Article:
I remember (though if someone looks, maybe this is wrong…) that I liked parts of the movie. A lot of the long shots, for instance. There were various points in the movie where I really did like the way certain shots were set up and executed.
At least I think. :)
It’s been a while, but I remember that because it was 30 movies in 30 days, I was viewing it through a lens of how it related to other films we’d watched. Specifically, I think I remember that TCSM didn’t make me particularly care about its characters – and I remember being disappointed because I thought that it could have, and without much effort to do that, and it could have in ways that would never break up its internal rhythm.
I’m not sure I wrote it, but I what I remember now was that the movie made me feel awful. Because I didn’t care about the characters really…but then again, I also thought it was gratuitously cruel to them at times. And whether I said so at the time or not (I can’t remember, and I haven’t looked yet), I felt kind of really icked-out that my initial reaction was almost…dispassion? Like, I didn’t care about the characters at all, really, so If they’d been killed I dunno…more cleanly? Off screen? Something like that? If that’d happened, then I could continue to not care about them. But it felt cheap and gross that the only way the movie could make me feel anything about the teenagers was to murder (or torture, can’t remember) them in increasingly cruel and over-the-top ways. So, instead of making you care for this girl by sparing a couple of 30-second scenes that force you to empathize with her through dialogue, or even exchanged looks or something mild…they felt like they had to hit her with a hammer a couple of times for me to hope she didn’t die.
What’s really interesting to me here is how the movies that you and I may have seen since have colored our perceptions of this film. Of the films you mention, I’ve only seen Picnic At Hanging Rock and Mad Max, though I sure as hell have added those others to my viewing list now! But it’s interesting that you’re able to see TCSM in a different light now that you’re referencing those movies.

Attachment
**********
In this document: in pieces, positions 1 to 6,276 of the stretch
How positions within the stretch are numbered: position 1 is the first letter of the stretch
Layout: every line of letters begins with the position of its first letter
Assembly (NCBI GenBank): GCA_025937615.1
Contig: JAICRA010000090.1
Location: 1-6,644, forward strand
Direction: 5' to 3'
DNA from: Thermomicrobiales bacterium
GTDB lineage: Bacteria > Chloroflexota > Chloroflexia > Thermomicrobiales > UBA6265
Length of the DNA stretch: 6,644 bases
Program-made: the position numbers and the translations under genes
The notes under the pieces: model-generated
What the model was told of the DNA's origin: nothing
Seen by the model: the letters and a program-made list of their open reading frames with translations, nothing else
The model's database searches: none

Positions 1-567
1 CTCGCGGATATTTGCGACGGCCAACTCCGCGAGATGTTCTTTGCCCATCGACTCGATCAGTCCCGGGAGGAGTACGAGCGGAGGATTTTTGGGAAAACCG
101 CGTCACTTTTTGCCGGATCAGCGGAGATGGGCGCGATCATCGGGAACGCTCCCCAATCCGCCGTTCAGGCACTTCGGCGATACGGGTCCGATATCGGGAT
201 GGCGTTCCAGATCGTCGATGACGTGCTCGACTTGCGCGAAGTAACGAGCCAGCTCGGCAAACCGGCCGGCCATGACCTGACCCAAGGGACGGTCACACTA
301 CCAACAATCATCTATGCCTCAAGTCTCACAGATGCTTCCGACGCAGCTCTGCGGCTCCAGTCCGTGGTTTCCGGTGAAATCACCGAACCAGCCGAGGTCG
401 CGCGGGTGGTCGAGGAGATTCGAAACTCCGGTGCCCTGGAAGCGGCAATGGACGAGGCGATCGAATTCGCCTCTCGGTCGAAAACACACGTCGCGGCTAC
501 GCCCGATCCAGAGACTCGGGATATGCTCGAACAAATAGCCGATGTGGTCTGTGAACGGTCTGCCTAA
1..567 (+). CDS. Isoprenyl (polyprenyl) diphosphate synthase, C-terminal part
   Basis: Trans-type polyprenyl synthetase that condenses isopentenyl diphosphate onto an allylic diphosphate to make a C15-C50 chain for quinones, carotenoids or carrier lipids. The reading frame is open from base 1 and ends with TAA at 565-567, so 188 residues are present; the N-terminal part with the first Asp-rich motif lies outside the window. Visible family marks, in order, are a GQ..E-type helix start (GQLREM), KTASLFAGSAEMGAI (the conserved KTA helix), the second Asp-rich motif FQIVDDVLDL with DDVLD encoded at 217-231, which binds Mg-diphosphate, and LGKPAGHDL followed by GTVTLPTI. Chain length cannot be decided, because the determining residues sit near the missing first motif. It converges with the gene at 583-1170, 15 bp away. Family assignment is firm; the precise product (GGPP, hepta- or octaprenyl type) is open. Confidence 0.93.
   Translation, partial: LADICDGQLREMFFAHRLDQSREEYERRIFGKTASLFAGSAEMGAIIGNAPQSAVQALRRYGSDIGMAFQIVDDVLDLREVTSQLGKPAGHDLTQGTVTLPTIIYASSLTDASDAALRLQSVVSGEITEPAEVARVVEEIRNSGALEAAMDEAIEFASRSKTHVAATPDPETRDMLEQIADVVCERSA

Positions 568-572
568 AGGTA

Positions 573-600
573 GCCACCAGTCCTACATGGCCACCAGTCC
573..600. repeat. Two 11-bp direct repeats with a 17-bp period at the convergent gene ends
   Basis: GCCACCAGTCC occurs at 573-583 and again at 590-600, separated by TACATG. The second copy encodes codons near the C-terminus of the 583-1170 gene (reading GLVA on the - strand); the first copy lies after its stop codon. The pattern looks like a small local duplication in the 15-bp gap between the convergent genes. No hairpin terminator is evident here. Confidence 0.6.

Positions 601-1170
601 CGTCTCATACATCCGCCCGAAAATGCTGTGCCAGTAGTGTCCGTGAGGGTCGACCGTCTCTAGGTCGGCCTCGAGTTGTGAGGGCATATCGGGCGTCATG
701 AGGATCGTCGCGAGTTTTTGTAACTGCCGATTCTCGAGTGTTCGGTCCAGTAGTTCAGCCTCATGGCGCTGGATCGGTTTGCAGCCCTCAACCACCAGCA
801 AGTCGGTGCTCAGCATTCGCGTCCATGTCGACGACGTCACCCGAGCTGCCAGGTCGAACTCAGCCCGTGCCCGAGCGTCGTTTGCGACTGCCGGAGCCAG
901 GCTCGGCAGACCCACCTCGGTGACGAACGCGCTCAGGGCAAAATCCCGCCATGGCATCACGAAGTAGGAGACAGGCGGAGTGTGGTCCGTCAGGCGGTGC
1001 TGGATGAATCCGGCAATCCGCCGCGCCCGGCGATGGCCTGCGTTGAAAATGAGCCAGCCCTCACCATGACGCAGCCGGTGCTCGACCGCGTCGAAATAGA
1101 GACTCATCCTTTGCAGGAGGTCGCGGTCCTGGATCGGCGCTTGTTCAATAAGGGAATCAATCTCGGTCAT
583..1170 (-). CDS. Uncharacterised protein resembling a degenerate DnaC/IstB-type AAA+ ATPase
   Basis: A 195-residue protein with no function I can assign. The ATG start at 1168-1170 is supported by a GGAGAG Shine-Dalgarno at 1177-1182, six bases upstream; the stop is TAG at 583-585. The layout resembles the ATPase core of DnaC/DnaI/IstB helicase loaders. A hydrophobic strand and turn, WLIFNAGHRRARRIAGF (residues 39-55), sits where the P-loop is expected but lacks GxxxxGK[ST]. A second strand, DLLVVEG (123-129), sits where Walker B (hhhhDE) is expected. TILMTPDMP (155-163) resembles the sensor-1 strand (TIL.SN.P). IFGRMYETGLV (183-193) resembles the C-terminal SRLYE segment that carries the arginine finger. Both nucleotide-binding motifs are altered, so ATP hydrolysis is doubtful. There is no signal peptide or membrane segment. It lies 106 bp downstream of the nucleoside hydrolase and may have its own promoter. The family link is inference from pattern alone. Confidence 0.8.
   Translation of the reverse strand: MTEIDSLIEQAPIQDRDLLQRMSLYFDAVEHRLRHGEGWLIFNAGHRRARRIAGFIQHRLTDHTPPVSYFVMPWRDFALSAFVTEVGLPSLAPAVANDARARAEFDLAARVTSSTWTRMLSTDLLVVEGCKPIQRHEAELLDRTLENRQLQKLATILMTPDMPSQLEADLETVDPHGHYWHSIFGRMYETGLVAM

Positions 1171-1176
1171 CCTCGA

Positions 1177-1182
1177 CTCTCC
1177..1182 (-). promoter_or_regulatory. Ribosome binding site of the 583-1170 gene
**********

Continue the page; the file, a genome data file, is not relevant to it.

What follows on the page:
In the meantime, I may or may not have done a very deep dive on American drive-in rarities of the early to mid 1970s. :D Lots of gore for gore’s sake. Lot’s of kids getting high. Lots of gratuitous nudity. And without having re-watched TCSM again, I’d sort of now classify it as a part of this really weird little micro-genre of movie from the 1970s – the van/sex/shocking deaths movie. No really, there are like 5 or 6 movies like this! Hitchhikers are picked up. Drugs are consumed (usually just pot, but pot was very much demonized in these films.) Sex is had. More drugs. And then someone freaks out on their drugs and some number of teenagers is shockingly killed in the end. Fade to credits.
So I think I might at some point watch this again, but I’m first going to need to see Wake In Fright, Raven’s Gate, Razorback, etc. first, so that when I’m watching this the first thing that occurs to me isn’t a trashy exploitation movie like Pick-up.
Also, what it is about Australia and astonishing long-lensed films? John Duigan’s first film, The Year My Voice Broke (with a teenaged Noah Taylor and Ben Mendelsohn) is a fine movie – sort of an Australian Lucas but with more gravitas…but it’s like a teen coming-of-age movie as lensed by Haskell Wexler or Terrence Malick.